Northern Ireland's culture of low expectations
Northern Ireland achieved a milestone this year. Another proud, shining achievement to add to the long list. At the time of writing we’ve had 589 days without a government, a record for a European country during peacetime.
Holding the record for “longest time without a government” is a tough job, but someone’s gotta do it.
The limbo we live in is having a real, damaging effect on our public services and way of life. A decision to give NHS staff a 6.5% pay rise in Great Britain can’t be looked at here because there isn’t a health minister. The lack of an Assembly is wreaking havoc on our education system. People’s livelihoods are on the line because Stormont isn’t working.
Gaining in momentum on social media over the past few weeks, the #WeDeserveBetter campaign is calling for Northern Ireland’s politicians to get back round the table and get back into government. A day of action has been called for today, August 28th. The campaign has been endorsed by Belfast Live and has been featured heavily in papers like the Belfast Telegraph and Daily Mirror.
I don’t think there’s anything wrong with wanting the Assembly to return. I would rather have our government back, imperfect and annoying, than what we have now. I just can't get excited about a campaign that calls for the return of the Assembly under the guise of bringing about a better era for Northern Ireland, while offering no meaningful change or reform. Is this really the sum of our ambitions?
There’s something painfully realistic about #WeDeserveBetter. It’s the cry of a population so ground down and fed up that it has lowered its expectations to the bare minimum. Such is the depth of our political malaise that basic, functioning government, led by the two parties that got us into this mess in the first place, is dressed up with the language of utopia. A utopia that doesn’t even include the people who’ve been fighting for better since before the Assembly even existed.
We Deserve Better courted controversy over the past week when it disinvited speakers from The Rainbow Project and Belfast Feminist Network. It was claimed the speakers were told that their platforms were too divisive and that the campaign wanted to focus on the restoration of the Assembly. There was more controversy on the 25th August 2018 when a Trade Union activist was disinvited from speaking at the rally when she appeared to disagree with an anonymous poll about MLA pay.
Organiser Dylan Quinn is now saying that this was all down to miscommunication and is now saying that the campaign will be calling for abortion reform and equal marriage. This doesn’t, however, appear to be the main message from people touting the campaign online.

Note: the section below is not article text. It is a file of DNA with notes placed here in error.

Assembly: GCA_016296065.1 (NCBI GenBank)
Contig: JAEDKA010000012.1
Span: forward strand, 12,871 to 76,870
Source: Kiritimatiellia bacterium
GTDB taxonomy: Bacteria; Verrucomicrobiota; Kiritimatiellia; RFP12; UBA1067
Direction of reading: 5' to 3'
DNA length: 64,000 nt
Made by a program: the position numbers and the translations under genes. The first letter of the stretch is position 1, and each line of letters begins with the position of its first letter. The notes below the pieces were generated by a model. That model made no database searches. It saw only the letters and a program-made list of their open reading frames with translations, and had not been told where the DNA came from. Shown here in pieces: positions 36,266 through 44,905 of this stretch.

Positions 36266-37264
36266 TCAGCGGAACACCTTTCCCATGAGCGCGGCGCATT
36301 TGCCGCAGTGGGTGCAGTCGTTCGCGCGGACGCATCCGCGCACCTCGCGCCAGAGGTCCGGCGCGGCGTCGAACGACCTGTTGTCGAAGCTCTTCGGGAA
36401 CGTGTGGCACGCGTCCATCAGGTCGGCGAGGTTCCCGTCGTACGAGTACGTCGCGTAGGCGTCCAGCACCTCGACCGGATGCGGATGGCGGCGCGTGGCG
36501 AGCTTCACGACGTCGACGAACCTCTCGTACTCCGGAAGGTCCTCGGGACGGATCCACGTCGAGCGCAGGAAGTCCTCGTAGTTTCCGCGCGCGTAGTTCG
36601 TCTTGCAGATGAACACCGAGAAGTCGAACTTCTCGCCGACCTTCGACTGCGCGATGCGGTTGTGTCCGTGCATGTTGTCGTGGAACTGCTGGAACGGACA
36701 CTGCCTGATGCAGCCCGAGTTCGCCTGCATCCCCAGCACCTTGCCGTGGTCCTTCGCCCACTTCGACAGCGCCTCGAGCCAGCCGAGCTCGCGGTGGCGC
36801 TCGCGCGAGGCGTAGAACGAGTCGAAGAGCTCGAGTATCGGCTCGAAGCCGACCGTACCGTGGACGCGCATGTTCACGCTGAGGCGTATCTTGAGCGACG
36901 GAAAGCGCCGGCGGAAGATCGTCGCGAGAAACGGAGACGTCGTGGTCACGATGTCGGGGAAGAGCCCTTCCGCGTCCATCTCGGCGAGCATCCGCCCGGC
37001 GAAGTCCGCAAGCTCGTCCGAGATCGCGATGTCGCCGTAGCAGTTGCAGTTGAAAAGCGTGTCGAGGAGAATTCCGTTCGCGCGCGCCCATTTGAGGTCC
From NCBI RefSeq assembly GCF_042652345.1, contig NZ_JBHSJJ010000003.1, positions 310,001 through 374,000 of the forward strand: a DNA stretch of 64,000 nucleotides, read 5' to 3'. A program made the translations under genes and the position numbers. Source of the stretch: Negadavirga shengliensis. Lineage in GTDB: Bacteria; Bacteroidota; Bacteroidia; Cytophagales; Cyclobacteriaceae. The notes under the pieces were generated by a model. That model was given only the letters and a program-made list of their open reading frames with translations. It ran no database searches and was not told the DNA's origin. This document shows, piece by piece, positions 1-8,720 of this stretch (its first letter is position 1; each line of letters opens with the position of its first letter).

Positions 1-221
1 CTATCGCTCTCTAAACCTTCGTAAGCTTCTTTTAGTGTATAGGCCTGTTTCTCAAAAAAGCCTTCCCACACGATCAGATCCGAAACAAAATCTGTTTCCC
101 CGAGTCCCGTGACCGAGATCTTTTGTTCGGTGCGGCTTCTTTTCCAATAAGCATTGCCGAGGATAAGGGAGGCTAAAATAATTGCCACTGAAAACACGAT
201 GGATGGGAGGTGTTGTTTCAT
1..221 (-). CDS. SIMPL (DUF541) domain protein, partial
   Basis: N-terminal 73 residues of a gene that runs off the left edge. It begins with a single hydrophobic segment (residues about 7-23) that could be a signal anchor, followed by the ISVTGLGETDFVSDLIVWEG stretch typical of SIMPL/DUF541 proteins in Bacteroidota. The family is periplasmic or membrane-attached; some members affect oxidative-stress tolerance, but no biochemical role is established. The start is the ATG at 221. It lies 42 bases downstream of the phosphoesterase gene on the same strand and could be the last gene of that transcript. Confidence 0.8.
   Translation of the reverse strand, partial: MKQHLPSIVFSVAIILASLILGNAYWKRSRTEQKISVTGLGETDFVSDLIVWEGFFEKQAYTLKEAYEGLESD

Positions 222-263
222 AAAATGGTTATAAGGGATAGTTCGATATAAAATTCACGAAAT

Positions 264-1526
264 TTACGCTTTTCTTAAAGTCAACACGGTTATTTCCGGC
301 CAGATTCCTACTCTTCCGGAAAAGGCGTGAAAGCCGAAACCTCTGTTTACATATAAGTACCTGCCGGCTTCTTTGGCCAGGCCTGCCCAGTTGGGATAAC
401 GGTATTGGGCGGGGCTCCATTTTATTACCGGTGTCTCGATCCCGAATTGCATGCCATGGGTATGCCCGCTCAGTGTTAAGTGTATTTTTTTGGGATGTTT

Does anybody outside the internet bubble care about these sorts of problems? Who knows. Either way, it’s all been very confusing. Whatever happened, some activists have come away with a bitter taste in their mouths.
I’m not an activist by any means. When I have attended rallies and protests I nearly always see a Trade Union flag, a pride flag and a crowd of people standing beside the Belfast Feminist Network banner. Often, the people holding these banners know each other. Some of them will tell you that they have attended rallies with veterans of the Northern Ireland Women’s Rights movement and Civil Rights Movement who have been protesting for decades.
One thing that I’ve learned, even after attending a few protests, is that activists here consider their struggles to be interlinked. Pro Choice activists support the fight for equal marriage. LGBT activists support the #trustwomen campaign. They go to Black Lives Matters protests, they protest against education cuts and Donald Trump. You can’t fight one fight, I’ve learned, and ignore the rest.
We Deserve Better is trying to stand on ground built for it by a tradition it rejects. It feels distant from what came before.
Is returning Northern Ireland to 2015 really the best we can do? Even when we had a functioning government thousands of people languished on waiting lists and suffered from education cuts. The welfare reform bill, given royal assent in 2015, has brought about a welfare system that is nasty and cruel. People were saying we deserved better when the Assembly was functional. 2015 did not represent everything good and wonderful about Northern Ireland.
We are used to less here, used to normalising behaviour and situations that would be unacceptable elsewhere. Small, even minor achievements uplift us when others would shrug. I am not churlish enough to dismiss the fact that our parents dreamed about what we have now. Our imperfect peace is precious, and I am grateful. It still feels as though if we’ve internalised our low expectations and made them a national gold standard.
There will always be a debate about whether it is better to achieve small goals bit by bit or aim high and go for it. Either way, people shouldn’t be afraid to ask for more, to expect more than what they have. Not doing so makes our politicians lazy and our society the worse for it.